The announcement on August 2 that Mattel was recalling almost a million toys because they were covered in lead paint has parents seeing red. Just a month ago, I was urging a boycott of Chinese toys based on the lead found in Thomas the Tank Engines. Now we have to scoop up Dora the Explorer and Elmo before our children can put them in their mouths or otherwise suffer harm. These are toys, for goodness sake. And still, they’re not safe.
The problem seems to be three-fold. First and foremost, the toys are being manufactured in China, where safety laws are lax to say the least. We know Chinese factories have also exported poisonous pet food and dangerous car tires. It makes you wonder if you can even buy chopsticks from China and not worry about getting sick.
Second, the U.S. government does not do enough to regulate the safety of toys coming into our country from abroad. Essentially, the toy industry is allowed to be its own watchdog -- which means the dog isn’t doing a lot of watching. Legislation introduced by Illinois Senator Dick Durbin and Florida Senator Bill Nelson would require third-party testing of imported and domestic toys and goods aimed at children 5 years old or younger, but it’s only just beginning to make its way through the policy processes on Capitol Hill.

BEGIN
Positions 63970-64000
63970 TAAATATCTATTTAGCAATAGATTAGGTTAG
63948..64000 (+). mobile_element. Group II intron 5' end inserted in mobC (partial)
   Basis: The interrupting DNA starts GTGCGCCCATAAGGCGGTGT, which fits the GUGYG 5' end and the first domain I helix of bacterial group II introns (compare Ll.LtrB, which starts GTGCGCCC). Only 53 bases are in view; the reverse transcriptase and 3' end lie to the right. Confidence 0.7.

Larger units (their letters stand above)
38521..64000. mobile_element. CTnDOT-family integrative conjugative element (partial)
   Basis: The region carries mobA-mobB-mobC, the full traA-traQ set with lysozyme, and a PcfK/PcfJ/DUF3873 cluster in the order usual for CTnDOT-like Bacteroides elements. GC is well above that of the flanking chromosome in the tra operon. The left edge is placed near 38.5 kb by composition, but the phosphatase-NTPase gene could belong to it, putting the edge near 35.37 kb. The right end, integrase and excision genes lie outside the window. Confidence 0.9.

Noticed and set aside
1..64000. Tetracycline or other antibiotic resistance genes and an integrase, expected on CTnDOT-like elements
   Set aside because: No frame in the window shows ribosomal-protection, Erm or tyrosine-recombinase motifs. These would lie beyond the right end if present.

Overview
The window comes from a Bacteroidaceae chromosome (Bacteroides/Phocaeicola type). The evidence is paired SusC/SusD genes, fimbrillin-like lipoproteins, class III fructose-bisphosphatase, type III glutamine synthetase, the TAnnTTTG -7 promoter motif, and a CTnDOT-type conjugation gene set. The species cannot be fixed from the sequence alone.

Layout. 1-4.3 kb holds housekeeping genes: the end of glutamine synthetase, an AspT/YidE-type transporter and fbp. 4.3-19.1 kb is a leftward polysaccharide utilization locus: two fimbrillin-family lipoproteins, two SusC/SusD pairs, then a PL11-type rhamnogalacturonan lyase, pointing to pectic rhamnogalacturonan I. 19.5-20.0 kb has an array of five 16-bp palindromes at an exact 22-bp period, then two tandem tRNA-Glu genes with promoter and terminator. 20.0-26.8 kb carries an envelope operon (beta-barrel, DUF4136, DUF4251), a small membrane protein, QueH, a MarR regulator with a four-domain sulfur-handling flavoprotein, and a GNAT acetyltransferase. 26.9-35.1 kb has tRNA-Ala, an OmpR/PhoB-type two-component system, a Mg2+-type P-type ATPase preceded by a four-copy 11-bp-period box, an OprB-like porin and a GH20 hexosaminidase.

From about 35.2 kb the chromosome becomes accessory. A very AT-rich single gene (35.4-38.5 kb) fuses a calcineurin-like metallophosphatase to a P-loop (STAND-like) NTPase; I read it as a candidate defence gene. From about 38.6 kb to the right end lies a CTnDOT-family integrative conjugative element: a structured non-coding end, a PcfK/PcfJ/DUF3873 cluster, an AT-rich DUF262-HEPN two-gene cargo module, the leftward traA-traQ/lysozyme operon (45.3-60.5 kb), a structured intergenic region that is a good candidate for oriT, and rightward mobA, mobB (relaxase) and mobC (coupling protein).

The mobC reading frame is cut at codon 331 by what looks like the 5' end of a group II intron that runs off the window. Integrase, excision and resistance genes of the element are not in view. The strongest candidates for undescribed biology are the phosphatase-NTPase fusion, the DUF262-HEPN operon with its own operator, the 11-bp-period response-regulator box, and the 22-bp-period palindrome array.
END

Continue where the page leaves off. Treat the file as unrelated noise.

Third, toy stores themselves are not holding manufacturers accountable enough for the products they sell. Safety needs to be verified before a toy leaves China, not after it gets into a child’s play room. In the case of the current recall, Mattel says more than 300,000 tainted toys have been bought by consumers in the United States. Were those toys being sold at stores and online even after Mattel notified retailers of the danger they posed to their customers?
While answers to these questions sort themselves out, you can take action. If you haven’t already done so, visit www.mattel.com for information on how to return any contaminated toys you’ve bought.
Mom’s Rising is organizing a Congressional petition for children's safety at: http://www.democracyinaction.org/dia/organizationsORG/momsrising/signUp.jsp?key=2362&t=petition.dwt
Contact the toy company where you shop to encourage more responsible monitoring and sourcing from countries other than China:
ROBERT A. ECKERT
Chairman of the Board and Chief Executive Officer
Thomas A. Debrowski, Executive Vice President, Worldwide Operations
333 Continental Boulevard
El Segundo, CA 90245-5012 (310) 252-2000 tel
Lee Scott, CEO
Wal-Mart Stores, Inc.
Bentonville, Arkansas 72716-8611 (800) 925-6278
Toys R Us
Joan Donovan. Sr. VP General Merchandise Manager
Toys"R"Us, Inc. International Division
1 Geoffrey Way Wayne, NJ USA 07470 (973) 617-3500
K-B Toys100 West Street
Pittsfield, MA 01201(413) 496-3000
Robert J. Ulrich, CEO
1000 Nicollet Mall
Minneapolis, MN 55403 (Map)
To find earth-friendly toys that are not decorated with lead paint, visit. www.ecomall.com
For tips on how to keep your baby's toys safe, see these suggestions from WhattoExpect.com.